Here is a review of the Raspberry Pi from the forum:
This is my “home” forum for embedded stuff, as the community here is good. Though I note Raspberry Pi (here forward R-Pi) has its own forum (I’m teholabs there).
I wonder how many persons here got one? I ordered on day 1 (March) and just got mine this week… Eeppp. But I’m sure they will catch up in not too too long.
So I have some mixed feelings about R-Pi, on the one hand a lot of the fun of doing embedded system stuff for me is to see how much you can do with very little. People laugh at me when I tell them I have 512 bytes of memory for a project.
Read the full review below.
However, simple to use is good and always reinventing the wheel is not needed. While I like to code, implementing some protocol I didn’t design isn’t a lot of fun. Linux is a big big help there. I don’t have to port SSL/TLS for instance it is just there. This makes R-Pi a great way of being on the internet in a secure way. This is possible with my Procyon board as well but it isn’t as easy honestly as having an OS with a huge amount of software to throw at the problem.
I think a lot of people were expecting a lot for their 35 dollars (+ SD card + screen + mouse + keyboard; no so cheap now is it), investment… (though you can always SSH in ;-), but still need an SD card).
I started with Arch Linux, for a console application I think I would use Arch (at this point). At first it didn’t display anything over HDMI (I have it hooked to a TV). After a quick search I learned about the somewhat opaque config file.
R-Pi has a FAT boot partition. This holds the stuff that it needs to read for boot both kernels and configuration details. The configurations are all text files. The Arch image has a config.txt in this FAT partition. The file tells it to use HDMI_MODE=X (I forget the number but it is UK frequency). Thus my TV didn’t show anything, because it doesn’t support that refresh rate. I realized this when I did a quick google and found I should delete this file.
If you don’t have a config.txt it uses whatever mode the TV/Display wants. Okay great, only thing is it didn’t fill up my TV. To fix this you add overscan offsets to fill the rest up (In the troubleshooting eLinux FAQ). There is a post in the beginner section of R-Pi’s forum about HDMI modes (it is a big list). To start with though have no config.txt later you can add one.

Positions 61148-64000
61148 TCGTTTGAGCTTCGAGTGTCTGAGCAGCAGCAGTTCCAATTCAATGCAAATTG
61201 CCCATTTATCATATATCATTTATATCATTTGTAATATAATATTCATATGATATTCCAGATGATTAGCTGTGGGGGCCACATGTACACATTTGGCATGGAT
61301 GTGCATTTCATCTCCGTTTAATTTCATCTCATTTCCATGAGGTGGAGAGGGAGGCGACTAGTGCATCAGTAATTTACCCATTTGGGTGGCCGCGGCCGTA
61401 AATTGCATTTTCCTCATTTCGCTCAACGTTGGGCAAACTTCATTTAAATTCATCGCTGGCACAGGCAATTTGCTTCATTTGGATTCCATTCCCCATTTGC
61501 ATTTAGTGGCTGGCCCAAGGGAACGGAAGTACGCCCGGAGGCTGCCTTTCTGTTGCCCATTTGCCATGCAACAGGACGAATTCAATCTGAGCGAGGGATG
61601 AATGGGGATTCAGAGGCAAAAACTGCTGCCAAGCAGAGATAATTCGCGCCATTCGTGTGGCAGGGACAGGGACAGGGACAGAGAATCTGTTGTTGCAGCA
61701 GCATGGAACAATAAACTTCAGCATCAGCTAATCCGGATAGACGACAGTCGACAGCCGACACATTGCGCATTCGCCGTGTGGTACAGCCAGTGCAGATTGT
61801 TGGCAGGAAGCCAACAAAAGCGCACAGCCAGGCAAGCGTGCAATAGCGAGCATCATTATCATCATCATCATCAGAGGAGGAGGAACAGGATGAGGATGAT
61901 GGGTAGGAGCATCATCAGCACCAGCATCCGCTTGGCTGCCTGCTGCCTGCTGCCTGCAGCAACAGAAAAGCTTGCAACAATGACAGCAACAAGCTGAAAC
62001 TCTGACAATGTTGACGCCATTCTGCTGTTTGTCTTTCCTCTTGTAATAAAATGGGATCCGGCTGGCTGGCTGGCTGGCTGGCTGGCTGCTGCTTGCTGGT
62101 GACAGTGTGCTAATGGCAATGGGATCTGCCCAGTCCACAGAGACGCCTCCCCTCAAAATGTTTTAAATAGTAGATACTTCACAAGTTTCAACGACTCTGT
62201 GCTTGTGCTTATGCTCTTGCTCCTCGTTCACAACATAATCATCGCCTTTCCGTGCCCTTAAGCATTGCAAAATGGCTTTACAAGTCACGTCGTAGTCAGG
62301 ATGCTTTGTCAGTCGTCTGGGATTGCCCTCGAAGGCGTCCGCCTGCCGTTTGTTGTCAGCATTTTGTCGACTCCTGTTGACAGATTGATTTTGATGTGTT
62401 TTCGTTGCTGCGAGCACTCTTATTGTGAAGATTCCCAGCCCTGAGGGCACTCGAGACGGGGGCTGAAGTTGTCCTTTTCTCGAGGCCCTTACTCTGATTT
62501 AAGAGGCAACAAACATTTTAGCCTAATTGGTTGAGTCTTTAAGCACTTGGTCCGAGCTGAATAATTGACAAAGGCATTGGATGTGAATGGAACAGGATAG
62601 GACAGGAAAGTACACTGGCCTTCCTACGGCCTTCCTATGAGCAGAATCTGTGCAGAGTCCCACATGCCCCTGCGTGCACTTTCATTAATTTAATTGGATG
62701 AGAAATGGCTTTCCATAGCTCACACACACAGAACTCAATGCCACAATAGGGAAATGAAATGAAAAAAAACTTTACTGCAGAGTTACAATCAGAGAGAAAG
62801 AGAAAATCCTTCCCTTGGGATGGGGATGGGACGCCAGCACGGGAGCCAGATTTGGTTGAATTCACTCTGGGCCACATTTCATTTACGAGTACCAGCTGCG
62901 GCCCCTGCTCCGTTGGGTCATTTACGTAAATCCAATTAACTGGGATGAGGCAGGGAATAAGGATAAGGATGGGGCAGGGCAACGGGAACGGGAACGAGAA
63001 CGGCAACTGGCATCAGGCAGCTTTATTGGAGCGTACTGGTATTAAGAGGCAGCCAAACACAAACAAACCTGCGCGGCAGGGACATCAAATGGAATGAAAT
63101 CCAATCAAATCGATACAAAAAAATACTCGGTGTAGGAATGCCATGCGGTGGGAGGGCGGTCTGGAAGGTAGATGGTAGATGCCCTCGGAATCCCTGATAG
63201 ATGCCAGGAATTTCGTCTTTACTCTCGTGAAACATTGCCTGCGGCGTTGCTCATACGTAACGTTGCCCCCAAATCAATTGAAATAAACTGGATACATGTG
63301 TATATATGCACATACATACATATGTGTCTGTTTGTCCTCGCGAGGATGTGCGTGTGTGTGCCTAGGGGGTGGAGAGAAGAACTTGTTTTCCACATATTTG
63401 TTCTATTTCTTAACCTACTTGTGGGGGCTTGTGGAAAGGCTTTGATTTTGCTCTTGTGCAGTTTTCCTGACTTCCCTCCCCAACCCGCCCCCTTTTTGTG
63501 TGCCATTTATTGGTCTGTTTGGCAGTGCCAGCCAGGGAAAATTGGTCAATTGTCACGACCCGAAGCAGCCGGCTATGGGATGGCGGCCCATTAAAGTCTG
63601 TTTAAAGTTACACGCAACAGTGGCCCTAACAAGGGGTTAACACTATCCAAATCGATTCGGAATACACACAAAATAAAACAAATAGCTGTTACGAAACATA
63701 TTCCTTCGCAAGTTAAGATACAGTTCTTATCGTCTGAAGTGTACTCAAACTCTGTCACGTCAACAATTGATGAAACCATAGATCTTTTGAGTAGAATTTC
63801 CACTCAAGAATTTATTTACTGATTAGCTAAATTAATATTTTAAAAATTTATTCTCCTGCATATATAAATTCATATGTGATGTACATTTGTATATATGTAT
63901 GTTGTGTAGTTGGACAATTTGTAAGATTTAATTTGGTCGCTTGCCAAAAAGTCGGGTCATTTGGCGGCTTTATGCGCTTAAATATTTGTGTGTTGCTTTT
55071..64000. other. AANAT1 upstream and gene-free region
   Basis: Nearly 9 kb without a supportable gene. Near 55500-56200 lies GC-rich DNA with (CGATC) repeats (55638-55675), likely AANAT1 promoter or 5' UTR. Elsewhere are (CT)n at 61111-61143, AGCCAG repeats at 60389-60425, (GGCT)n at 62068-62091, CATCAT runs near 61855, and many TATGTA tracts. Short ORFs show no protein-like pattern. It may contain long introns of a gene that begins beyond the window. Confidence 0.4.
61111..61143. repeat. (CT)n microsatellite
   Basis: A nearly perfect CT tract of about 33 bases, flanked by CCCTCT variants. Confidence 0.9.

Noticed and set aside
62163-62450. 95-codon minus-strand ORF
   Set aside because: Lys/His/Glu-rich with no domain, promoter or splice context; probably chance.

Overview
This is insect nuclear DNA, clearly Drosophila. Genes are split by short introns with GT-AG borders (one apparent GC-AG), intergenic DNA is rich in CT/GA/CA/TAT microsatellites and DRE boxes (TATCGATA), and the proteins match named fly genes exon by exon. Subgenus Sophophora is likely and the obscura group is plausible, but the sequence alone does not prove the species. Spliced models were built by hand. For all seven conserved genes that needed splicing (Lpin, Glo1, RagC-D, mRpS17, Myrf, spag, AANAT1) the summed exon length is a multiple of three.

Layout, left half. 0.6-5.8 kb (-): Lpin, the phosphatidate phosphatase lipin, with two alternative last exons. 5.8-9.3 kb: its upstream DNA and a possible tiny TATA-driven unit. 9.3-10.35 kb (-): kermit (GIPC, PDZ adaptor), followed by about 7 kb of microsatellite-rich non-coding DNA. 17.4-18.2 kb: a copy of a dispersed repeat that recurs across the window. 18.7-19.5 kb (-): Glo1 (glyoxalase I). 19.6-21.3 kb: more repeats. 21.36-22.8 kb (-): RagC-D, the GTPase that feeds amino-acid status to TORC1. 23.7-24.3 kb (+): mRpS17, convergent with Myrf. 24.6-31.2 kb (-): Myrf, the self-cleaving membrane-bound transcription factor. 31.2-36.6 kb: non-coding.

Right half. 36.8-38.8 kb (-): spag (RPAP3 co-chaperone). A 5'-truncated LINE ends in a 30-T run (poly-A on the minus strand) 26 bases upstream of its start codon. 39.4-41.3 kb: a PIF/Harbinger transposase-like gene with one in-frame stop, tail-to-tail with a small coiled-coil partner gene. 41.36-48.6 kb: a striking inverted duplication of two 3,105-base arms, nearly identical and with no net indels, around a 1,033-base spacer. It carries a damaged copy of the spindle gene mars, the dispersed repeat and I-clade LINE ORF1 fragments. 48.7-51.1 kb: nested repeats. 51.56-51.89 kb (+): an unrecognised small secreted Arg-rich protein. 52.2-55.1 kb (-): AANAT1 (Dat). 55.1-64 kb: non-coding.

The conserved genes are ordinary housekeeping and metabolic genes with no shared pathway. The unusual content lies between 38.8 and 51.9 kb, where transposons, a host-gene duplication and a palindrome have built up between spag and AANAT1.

After installing X and openBox on Arch (using VESA and fbdev as the video drivers) I decided to give another Distro a try, as it wasn’t all that smooth. I thought the recommendation was Fedora Remix based on some comment on the eLinux wiki. I have to say I did not find the Fedora remix acceptable at all. Performance was far worse than Arch subjectively. I then decided to try Debian’s image. This is what the “alpha” boards used.
It works quite well they were smart and used Midori and not Firefox and lots of other little things. I also note that Debian has a swap partition in the image while I know Arch didn’t and I don’t think Fedora did either. This could be why it runs better or it could be the kernel or maybe it is using a video driver other than VESA. I posted a question about this on the R-Pi forum but no answer as yet.
This might be Linux but a heavy distro full of software you don’t need like the Fedora Remix is currently is totally inappropriate for an embedded system.
I’m sticking with Debian for now using R-Pi and would recommend everyone use it for now at least, though no doubt progress will be rapid. However if I was done with a project that didn’t need a screen I might well go back to Arch for the no frills, configure everything base it has. I like that more for “I’m going to deploy this”.
The full datasheet for the BCM2835 is not public. Boardcom like Marvel is one of these companies that is highly unfriendly to anyone but volume people. I don’t honestly see how that helps them at all… But whatever the case may be a partial datasheet was released for the chip.
If you are used to micros this is the key stuff. Also Gert’s software for the Gertboard is that always helpful programming example to get started.
He nicely made it public domain, so we are free to crib from it. Though the pointers he chooses are a bit odd in places you can see what he does to get to the memory map for GPIO and things. Importantly he has basically handed everyone GPIO both in and output (with pull up/down), SPI, I2C, PWM and UART (though he doesn’t use it it is written down in the code).
The big difference here with R-Pi vs. regular embedded system programming is of course this isn’t embedded system programming by which I mean it is a program running on a OS with lots of processes and that OS is not a RTOS, so timing is not promised. This is a big deal and a big difference. I bet people will piggyback simple micros like AVR for just this reason.
I also think it will be interesting to see if/when someone does a RT-Linux flavor. They do exist.
I found getting started with the hardware not hard though and my first project is already under way.
Via the forum.